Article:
He is critical of what he identified as excessive and narrow focus on “local” only: “I don’t think local food is the solution…It is the production values that go into the growing of food that give quality, not the distance from the market place.” The development of farmers’ markets has been very beneficial, giving producers another access point to customers without the middle man of grocery giants, but he also indicated that farmers’ markets are a hard way to sell, especially when there is competition from resellers.
McMullen also identified personal expectations as a potential constraint: “My own emotional desire to be successful was one of my biggest constraints, and what it leads to is a panic in the first 3 years of bootstrapping a new business.” That tainted Ken’s first marketing attempts, and also what he considered success on the farm. “As time went on, the feedback from my customers reinforced that I was doing it right, or I adjusted it to make it right.”
The overall system is geared to large scale production so he has to compete with organic produce in large grocery stores. Yet, he always knew that keeping the prices up a bit was important to signal quality. The advantage of a CSA is that he could do his marketing during the winter and sell the CSA shares months before his produce is actually delivered. The advance sales mean that sales take place when produce prices are higher everywhere, and fresh produce less available. Financing a small operation can also be a challenge, the one he overcame mainly because both he and his spouse had off-farm income.
McMullen feels that the declining numbers and ageing demographics of Ontario farmers leave them with little political clout. This, combined with much of the farm labour now being migrant workers who cannot vote, places farming on the political margins. Agricultural policy and programs are still geared towards large-scale monocrop production, and small-scale, particularly organic, growers are under the radar. His successes have been in spite of policy and programs, not because of them. He highlighted that his neighbours provided a lot of support, and the building of those trusting relationships was key: “The best thing I ever did was ask my neighbour for help.”
Stable clients are McMullen’s most important accomplishment, “a stable client base that is integrated into the farm and feels that the farm is theirs. I just realized, the thing I miss the most [since retiring] is the little kids running to the door and saying ‘Farmer Ken is here’.” He already misses the relationships that were formed, which were the greatest success of his CSA. Consider the following exchange between McMullen, and our researcher Erin Nelson: “I’ve got a generation of kids that knows that food comes from somebody, from some place. Their peers have no idea what food really is, but my kids do.” [Nelson: You think of them as your kids?] “Yeah, that’s right. I do. I think of them as my kids. There’s a piece of me in every one of them, a very large piece in fact. They’ve grown up on my food.”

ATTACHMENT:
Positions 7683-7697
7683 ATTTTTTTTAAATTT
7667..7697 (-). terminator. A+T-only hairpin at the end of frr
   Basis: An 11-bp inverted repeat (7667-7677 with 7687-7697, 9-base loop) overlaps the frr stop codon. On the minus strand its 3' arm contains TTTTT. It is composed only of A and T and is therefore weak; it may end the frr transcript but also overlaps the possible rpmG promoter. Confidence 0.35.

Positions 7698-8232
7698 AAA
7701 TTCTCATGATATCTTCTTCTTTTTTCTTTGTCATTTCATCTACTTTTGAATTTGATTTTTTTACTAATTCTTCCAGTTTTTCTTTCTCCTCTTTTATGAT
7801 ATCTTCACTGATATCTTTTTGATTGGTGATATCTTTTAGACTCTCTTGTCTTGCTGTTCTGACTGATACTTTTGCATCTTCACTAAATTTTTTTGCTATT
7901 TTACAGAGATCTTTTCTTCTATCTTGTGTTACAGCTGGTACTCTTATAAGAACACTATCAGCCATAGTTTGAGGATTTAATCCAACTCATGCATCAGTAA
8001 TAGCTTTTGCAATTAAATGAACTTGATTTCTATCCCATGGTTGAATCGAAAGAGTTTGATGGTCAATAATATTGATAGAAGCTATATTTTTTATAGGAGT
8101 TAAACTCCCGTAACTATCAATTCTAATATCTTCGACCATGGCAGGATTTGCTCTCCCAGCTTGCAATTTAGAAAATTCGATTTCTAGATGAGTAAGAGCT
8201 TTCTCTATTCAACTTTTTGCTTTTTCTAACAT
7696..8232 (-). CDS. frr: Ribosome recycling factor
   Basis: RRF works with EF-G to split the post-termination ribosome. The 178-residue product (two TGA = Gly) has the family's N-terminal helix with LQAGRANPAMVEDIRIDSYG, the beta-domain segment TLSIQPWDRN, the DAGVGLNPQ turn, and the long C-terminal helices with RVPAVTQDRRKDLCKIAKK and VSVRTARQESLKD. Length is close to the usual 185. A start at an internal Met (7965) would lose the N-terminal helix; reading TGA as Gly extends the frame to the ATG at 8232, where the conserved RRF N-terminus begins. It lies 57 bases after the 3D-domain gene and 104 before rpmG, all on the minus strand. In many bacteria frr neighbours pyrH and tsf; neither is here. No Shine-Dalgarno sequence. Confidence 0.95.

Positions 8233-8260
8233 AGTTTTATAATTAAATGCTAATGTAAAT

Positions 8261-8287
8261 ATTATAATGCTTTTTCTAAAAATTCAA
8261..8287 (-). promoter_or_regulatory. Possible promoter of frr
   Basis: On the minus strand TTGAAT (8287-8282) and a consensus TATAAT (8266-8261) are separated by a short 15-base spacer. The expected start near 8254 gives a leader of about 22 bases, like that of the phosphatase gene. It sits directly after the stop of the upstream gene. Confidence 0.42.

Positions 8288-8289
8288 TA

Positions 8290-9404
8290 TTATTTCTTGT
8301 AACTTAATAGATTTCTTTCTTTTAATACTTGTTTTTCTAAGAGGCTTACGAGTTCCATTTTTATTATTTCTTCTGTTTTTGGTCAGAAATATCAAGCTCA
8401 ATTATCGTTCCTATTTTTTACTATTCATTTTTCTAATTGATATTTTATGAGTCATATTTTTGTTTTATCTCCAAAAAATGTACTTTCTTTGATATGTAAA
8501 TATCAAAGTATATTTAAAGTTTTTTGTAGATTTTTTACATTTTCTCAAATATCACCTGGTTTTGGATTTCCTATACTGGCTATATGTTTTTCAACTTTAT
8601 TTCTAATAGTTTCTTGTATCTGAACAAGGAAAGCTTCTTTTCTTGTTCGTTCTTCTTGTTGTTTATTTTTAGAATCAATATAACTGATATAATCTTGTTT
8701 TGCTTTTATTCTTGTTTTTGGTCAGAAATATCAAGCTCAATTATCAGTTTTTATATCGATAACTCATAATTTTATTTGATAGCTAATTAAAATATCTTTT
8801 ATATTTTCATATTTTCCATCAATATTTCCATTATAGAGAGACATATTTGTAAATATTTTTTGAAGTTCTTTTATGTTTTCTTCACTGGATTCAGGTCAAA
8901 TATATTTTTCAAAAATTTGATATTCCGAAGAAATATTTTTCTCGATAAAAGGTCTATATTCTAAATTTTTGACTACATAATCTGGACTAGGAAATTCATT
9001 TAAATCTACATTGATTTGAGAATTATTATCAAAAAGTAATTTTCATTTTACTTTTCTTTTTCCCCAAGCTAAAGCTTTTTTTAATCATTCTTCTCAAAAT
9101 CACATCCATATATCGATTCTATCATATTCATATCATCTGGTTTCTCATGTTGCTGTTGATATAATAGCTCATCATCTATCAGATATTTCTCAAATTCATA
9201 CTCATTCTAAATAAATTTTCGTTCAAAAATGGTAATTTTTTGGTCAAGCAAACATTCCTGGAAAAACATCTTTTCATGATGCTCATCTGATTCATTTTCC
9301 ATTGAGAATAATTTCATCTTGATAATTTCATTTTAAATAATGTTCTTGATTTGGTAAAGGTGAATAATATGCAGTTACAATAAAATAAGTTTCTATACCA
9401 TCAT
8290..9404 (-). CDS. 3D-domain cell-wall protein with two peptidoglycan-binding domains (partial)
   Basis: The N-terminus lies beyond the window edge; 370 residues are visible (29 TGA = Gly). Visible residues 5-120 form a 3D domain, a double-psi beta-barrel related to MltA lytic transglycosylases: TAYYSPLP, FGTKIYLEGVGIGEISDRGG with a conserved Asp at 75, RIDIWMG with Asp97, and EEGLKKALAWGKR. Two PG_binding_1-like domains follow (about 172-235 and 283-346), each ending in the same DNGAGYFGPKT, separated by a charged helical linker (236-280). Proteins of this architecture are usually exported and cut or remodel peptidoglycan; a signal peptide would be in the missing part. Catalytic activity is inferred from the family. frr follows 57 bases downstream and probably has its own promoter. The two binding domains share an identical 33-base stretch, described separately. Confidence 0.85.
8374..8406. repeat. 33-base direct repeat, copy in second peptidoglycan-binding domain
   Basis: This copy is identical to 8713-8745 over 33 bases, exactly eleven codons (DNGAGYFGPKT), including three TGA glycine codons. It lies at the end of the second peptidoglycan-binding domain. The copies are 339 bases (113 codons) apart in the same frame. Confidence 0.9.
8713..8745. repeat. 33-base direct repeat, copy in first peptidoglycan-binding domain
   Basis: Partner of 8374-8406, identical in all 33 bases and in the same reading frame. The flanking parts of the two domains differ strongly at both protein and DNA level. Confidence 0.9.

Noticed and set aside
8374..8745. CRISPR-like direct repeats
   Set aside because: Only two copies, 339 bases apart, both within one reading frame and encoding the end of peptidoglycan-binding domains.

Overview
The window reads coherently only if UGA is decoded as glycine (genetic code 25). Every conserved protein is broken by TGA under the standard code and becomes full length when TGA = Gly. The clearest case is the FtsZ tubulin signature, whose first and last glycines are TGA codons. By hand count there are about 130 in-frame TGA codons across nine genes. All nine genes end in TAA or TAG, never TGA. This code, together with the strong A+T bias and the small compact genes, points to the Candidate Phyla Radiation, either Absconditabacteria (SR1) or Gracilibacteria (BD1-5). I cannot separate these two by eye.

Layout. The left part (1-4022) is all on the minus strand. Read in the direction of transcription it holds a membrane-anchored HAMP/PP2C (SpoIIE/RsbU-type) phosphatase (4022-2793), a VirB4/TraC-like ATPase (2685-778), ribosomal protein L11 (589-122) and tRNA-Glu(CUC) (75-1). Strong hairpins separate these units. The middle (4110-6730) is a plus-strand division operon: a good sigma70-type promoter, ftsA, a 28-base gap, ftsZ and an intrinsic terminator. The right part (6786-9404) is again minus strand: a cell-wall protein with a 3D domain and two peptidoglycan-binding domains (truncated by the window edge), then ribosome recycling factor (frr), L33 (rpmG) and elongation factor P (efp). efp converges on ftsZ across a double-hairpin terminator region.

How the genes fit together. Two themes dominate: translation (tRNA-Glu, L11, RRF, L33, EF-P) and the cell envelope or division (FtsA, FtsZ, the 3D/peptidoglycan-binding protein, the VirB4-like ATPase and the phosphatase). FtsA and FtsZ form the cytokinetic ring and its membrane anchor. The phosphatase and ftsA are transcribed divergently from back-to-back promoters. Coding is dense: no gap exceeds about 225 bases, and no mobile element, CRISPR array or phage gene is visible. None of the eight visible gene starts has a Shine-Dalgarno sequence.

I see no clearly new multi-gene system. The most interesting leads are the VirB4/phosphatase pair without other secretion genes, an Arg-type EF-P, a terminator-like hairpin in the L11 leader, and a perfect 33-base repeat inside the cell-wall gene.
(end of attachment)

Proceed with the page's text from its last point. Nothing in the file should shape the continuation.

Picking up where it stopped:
When asked about how his work would be relevant to other producers and other initiatives in other communities he listed a very focused set of lessons he learned and would advise everyone to consider. The first of those lessons is simply “add value” – in the case of his farm the value is in the transparent production on a diverse, organic farm that contributes to health of his customers and of the environment. The second lesson is “spread income opportunities throughout the year and understand that expenses generate income.” Anything he buys for the farm he buys wholesale and resells at retail thus lowering his operating costs. The third bit of advice is to focus on building good customer relations, especially by giving the customer more than they’re expecting.
McMullen also sees his model increasingly viable for Ontario and thinks the direct sales aspect of food production will grow rapidly. “The bigger picture is the squeezing of the middle class. It’s a self-directed opportunity for people who find themselves overeducated and underemployed. I can see it happening already in the urban centres where people are borrowing backyards, or rooftop gardening, inner city greenhousing. I’ve seen quite a few projects emerging around that area, and I call that farming, but OMAFRA wouldn’t, because it’s not taking place in the rural areas. In the rural areas it’s a good opportunity to transition away from monocropping and chemical agriculture, and I’m finding a number of young farmers are willing to try it as a way to stay on the farm.”